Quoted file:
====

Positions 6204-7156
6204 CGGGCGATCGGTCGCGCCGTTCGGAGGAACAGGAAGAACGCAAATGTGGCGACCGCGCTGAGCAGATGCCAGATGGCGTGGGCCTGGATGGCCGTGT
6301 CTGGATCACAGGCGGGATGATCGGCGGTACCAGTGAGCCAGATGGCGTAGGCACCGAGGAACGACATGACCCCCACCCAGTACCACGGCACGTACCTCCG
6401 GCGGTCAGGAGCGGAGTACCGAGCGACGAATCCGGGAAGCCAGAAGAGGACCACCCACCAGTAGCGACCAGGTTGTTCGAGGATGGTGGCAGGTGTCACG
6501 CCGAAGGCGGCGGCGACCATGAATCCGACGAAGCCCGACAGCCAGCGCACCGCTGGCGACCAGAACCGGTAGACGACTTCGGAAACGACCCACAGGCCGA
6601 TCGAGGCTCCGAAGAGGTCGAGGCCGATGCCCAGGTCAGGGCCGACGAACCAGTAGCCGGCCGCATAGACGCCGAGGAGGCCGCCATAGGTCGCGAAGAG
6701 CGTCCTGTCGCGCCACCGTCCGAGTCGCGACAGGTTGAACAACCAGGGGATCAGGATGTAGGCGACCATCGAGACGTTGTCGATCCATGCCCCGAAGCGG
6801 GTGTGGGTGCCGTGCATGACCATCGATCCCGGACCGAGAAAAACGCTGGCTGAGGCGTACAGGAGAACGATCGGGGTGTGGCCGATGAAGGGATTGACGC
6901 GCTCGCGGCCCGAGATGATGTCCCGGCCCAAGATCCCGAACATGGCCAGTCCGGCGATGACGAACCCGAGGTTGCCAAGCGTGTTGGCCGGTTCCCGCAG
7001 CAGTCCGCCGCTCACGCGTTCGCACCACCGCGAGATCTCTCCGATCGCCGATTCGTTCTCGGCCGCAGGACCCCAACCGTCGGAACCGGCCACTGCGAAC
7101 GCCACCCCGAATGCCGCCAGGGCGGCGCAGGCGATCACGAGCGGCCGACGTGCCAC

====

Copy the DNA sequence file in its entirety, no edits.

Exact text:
Positions 6204-7156
6204 CGGGCGATCGGTCGCGCCGTTCGGAGGAACAGGAAGAACGCAAATGTGGCGACCGCGCTGAGCAGATGCCAGATGGCGTGGGCCTGGATGGCCGTGT
6301 CTGGATCACAGGCGGGATGATCGGCGGTACCAGTGAGCCAGATGGCGTAGGCACCGAGGAACGACATGACCCCCACCCAGTACCACGGCACGTACCTCCG
6401 GCGGTCAGGAGCGGAGTACCGAGCGACGAATCCGGGAAGCCAGAAGAGGACCACCCACCAGTAGCGACCAGGTTGTTCGAGGATGGTGGCAGGTGTCACG
6501 CCGAAGGCGGCGGCGACCATGAATCCGACGAAGCCCGACAGCCAGCGCACCGCTGGCGACCAGAACCGGTAGACGACTTCGGAAACGACCCACAGGCCGA
6601 TCGAGGCTCCGAAGAGGTCGAGGCCGATGCCCAGGTCAGGGCCGACGAACCAGTAGCCGGCCGCATAGACGCCGAGGAGGCCGCCATAGGTCGCGAAGAG
6701 CGTCCTGTCGCGCCACCGTCCGAGTCGCGACAGGTTGAACAACCAGGGGATCAGGATGTAGGCGACCATCGAGACGTTGTCGATCCATGCCCCGAAGCGG
6801 GTGTGGGTGCCGTGCATGACCATCGATCCCGGACCGAGAAAAACGCTGGCTGAGGCGTACAGGAGAACGATCGGGGTGTGGCCGATGAAGGGATTGACGC
6901 GCTCGCGGCCCGAGATGATGTCCCGGCCCAAGATCCCGAACATGGCCAGTCCGGCGATGACGAACCCGAGGTTGCCAAGCGTGTTGGCCGGTTCCCGCAG
7001 CAGTCCGCCGCTCACGCGTTCGCACCACCGCGAGATCTCTCCGATCGCCGATTCGTTCTCGGCCGCAGGACCCCAACCGTCGGAACCGGCCACTGCGAAC
7101 GCCACCCCGAATGCCGCCAGGGCGGCGCAGGCGATCACGAGCGGCCGACGTGCCAC